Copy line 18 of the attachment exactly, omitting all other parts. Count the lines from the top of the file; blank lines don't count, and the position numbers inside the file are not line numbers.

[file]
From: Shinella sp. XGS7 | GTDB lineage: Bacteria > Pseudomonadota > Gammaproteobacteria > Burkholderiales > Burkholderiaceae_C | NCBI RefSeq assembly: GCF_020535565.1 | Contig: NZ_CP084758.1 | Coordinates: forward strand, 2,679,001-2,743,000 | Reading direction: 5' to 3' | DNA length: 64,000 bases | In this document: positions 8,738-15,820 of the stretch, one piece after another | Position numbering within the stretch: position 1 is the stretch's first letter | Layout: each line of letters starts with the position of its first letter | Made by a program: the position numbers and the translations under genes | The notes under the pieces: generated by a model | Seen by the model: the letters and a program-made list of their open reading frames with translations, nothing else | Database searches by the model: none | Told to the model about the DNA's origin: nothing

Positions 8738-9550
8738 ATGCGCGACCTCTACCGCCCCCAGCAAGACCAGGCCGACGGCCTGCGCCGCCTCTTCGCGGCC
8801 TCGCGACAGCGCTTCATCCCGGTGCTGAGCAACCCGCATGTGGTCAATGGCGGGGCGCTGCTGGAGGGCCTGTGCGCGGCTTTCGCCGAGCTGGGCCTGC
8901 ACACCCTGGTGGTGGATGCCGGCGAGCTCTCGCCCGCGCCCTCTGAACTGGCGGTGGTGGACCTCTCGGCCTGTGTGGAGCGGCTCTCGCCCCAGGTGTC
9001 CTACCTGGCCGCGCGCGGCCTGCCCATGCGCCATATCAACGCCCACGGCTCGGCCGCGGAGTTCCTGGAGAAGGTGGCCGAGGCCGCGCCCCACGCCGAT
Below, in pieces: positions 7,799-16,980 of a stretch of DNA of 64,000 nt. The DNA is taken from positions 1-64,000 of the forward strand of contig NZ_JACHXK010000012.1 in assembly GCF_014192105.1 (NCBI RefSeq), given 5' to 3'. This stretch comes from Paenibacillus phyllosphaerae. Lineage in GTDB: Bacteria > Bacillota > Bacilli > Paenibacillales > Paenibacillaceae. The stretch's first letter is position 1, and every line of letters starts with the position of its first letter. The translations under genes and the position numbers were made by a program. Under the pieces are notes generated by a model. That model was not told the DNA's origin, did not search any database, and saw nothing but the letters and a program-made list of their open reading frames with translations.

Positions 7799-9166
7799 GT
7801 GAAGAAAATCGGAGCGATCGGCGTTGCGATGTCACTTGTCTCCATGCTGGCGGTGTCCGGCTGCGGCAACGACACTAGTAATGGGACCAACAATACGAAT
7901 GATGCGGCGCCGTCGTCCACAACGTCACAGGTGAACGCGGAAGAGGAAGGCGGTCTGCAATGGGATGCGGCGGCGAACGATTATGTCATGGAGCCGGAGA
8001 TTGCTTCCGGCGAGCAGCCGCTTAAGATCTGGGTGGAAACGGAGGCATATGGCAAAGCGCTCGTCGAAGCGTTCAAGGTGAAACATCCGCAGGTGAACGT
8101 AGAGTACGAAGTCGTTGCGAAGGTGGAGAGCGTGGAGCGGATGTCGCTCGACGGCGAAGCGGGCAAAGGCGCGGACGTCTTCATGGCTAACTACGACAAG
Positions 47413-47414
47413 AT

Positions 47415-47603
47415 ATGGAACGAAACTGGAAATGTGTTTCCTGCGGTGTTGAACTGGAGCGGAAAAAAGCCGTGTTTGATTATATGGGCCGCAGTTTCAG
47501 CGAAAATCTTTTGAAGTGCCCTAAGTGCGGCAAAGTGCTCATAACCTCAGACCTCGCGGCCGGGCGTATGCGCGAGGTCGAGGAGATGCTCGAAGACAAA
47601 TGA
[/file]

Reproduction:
47501 CGAAAATCTTTTGAAGTGCCCTAAGTGCGGCAAAGTGCTCATAACCTCAGACCTCGCGGCCGGGCGTATGCGCGAGGTCGAGGAGATGCTCGAAGACAAA